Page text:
The Bodhisatta was once an ascetic. Before this, he was a wealthy brahmin, but after his wife died, he took his young son to live an austere religious life deep in the Himalayas. Many years later, some bandits from the border region raided a town to take plunder and slaves. One beautiful but wicked woman fled their attack, and during her journey she came upon the Bodhisatta’s hut. He was away gathering fruits, roots, and other foods, but his son was at home and the woman quickly charmed him into sleeping with her. Then she told him they should leave and live in civilization. He agreed to go with her, but needed to say goodbye to his father first. The woman knew that if she was still there when the Bodhisatta returned, he would beat her and drag her into the forest by her feet; so she left right away, giving the son directions how to get to her village. He became sad and lay down without doing his duties.
When the Bodhisatta returned, he saw the woman’s footprints and knew his son’s virtue had been lost. He asked his son why he was acting pitiful, and he answered that he had decided to give up the difficult forest life and return to the kingdom. Having come to the Himalayas as a child, he knew nothing of the world of men and he asked his father to teach him what life was like there. The Bodhisatta answered simply, “Avoid poison, precipices, mud, and snakes.” Not understanding, the son asked for an explanation. The Bodhisatta went on at length about each of these four worldly dangers—poison being wine, precipices being women, mud being honor and fame, and snakes being kings—and others as well. All this alarming advice changed the son’s mind, and he never did give up his ascetic life in the wilderness.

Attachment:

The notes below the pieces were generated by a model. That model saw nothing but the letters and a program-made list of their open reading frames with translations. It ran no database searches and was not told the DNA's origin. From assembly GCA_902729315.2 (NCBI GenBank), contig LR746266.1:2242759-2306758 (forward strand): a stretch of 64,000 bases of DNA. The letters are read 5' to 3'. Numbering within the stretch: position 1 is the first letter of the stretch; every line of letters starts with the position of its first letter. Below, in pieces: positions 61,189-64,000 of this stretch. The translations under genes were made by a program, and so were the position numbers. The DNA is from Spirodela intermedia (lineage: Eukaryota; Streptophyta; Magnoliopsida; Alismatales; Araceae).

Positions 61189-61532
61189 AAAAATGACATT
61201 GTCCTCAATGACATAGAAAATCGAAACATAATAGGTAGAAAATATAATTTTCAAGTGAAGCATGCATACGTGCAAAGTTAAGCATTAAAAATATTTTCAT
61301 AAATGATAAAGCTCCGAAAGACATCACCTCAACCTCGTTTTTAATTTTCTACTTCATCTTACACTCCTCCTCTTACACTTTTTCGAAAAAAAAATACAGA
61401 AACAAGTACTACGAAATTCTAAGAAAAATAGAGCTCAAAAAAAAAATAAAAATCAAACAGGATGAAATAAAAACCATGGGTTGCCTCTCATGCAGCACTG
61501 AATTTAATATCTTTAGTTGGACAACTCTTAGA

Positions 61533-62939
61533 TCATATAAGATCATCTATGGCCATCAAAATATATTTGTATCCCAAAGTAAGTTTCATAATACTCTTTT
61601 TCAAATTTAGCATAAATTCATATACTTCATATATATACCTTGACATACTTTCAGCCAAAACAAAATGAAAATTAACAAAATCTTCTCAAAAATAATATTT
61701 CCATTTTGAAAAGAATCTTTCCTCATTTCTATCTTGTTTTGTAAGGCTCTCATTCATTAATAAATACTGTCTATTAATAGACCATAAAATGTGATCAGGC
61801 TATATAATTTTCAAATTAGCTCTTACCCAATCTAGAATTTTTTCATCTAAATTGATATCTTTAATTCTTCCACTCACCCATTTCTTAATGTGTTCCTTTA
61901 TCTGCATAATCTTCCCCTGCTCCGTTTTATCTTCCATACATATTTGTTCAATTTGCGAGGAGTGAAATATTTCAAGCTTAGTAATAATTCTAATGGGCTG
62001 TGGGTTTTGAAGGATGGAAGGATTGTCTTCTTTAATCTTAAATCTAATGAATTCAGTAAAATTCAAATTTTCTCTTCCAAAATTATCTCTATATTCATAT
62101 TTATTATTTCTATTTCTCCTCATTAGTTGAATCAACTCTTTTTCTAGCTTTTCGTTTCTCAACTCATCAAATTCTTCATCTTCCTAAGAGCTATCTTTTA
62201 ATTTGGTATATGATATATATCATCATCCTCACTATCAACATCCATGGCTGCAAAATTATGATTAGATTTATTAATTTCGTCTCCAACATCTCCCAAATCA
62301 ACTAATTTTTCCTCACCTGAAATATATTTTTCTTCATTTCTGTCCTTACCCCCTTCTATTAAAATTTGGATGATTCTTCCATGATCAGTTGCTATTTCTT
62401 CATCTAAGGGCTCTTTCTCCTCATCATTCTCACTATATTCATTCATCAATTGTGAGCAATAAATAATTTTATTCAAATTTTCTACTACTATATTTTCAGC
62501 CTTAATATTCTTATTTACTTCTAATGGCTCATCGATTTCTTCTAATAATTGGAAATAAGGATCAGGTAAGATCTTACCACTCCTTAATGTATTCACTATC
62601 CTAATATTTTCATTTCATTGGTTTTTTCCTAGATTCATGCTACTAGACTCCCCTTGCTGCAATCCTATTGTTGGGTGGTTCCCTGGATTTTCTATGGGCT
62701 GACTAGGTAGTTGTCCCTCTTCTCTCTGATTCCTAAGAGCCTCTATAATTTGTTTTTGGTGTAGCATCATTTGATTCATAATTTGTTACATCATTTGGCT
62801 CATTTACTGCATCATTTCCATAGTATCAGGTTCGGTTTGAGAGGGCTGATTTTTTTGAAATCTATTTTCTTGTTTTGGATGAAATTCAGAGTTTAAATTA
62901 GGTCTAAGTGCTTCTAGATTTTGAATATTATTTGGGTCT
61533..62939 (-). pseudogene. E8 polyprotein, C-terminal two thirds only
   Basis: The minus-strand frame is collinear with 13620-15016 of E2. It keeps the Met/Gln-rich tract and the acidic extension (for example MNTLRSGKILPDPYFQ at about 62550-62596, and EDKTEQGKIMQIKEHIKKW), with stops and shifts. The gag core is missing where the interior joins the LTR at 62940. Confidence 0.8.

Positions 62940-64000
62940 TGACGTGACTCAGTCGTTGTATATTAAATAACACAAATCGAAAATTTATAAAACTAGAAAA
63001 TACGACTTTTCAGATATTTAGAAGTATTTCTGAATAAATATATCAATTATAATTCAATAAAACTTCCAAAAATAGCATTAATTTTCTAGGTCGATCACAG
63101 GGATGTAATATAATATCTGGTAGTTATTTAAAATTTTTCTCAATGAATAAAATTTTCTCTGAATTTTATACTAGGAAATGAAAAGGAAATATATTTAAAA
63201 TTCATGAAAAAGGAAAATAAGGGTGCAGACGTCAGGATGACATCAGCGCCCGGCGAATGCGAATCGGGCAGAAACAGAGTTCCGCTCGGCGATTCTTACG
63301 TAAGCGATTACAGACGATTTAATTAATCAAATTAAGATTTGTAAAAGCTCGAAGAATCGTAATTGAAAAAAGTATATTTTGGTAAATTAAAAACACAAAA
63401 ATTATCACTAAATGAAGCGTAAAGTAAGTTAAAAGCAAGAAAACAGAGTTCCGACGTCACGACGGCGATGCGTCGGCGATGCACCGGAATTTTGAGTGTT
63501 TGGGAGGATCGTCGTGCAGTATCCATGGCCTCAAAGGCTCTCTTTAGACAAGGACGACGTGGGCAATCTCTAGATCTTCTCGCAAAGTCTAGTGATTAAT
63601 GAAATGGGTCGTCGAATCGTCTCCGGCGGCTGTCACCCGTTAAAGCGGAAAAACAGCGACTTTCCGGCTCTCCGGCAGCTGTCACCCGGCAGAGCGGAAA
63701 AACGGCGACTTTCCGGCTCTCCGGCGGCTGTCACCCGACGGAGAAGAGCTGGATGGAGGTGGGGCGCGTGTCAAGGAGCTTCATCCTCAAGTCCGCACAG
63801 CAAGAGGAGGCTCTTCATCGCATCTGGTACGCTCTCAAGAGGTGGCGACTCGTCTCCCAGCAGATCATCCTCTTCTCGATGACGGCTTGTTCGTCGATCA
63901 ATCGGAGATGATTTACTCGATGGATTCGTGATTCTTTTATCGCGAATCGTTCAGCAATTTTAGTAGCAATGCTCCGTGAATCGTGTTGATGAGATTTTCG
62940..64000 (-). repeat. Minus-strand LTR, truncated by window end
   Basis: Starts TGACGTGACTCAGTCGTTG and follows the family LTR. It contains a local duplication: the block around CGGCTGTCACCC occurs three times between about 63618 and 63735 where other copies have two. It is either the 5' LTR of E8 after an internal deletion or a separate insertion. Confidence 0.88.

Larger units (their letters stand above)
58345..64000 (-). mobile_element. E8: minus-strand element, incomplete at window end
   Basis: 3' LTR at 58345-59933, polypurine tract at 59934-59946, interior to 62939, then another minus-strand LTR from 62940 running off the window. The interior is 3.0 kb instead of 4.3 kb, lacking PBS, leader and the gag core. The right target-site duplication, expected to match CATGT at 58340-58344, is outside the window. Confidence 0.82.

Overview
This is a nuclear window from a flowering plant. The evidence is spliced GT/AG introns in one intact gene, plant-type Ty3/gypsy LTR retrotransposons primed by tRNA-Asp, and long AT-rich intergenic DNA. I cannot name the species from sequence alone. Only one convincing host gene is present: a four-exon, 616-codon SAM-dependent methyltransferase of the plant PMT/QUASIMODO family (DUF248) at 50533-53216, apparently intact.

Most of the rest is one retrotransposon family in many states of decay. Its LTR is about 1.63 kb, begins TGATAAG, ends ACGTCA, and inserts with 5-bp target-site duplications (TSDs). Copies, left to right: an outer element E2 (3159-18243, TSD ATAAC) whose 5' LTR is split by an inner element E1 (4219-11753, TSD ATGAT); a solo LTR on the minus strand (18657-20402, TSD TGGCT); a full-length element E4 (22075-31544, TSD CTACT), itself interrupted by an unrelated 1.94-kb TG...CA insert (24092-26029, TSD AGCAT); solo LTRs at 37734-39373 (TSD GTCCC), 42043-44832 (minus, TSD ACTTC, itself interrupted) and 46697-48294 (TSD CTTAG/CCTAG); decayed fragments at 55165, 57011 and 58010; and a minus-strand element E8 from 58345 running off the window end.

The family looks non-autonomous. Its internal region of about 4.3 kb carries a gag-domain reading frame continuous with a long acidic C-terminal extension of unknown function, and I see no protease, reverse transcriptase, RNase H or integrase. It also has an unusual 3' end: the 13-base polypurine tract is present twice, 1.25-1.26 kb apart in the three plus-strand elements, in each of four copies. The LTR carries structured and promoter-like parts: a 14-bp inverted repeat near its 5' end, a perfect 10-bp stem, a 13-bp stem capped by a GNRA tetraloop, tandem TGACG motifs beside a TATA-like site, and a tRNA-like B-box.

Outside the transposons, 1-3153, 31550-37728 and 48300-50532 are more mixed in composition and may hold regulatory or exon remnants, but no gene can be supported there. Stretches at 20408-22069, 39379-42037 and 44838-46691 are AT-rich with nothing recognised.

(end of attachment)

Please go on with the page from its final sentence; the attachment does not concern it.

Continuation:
In the Lifetime of the Buddha
The wicked woman who tempted the Bodhisatta’s son was an earlier birth of a plump, lascivious young woman who had no suitors for marriage. Her mother decided to entice one of the Buddha’s disciples into falling for her. That morning, as she offered alms to the disciples walking past her house, the mother looked for one who could be tempted by a craving for good food. Eventually she saw a disciple who had not given up concern with his appearance: the corners of his eyes were anointed with oil, some hair hung down, his robes were of fine fabric and immaculately clean, and his bowl was colored like a precious gem. The mother knew she could corrupt him, so when he came to the door she took his bowl and invited him into the house to eat the best food she could provide. When he finished eating, she told him to come by again anytime. He took up her offer and they got to know each other well.
When she thought it was the right time, the mother took the next step in her plan by telling the disciple that theirs was a happy household, but she had no son or son-in-law to maintain it. The next time the disciple came, she had her daughter adorn herself and begin seducing him with womanly tricks and wiles—and it worked. He fell under her power and wanted to leave the sangha. The Buddha told him this story so he knew that this same woman had harmed him and tried to lure him away from a spiritual life in an earlier birth, when he was the young ascetic living in the Himalayas.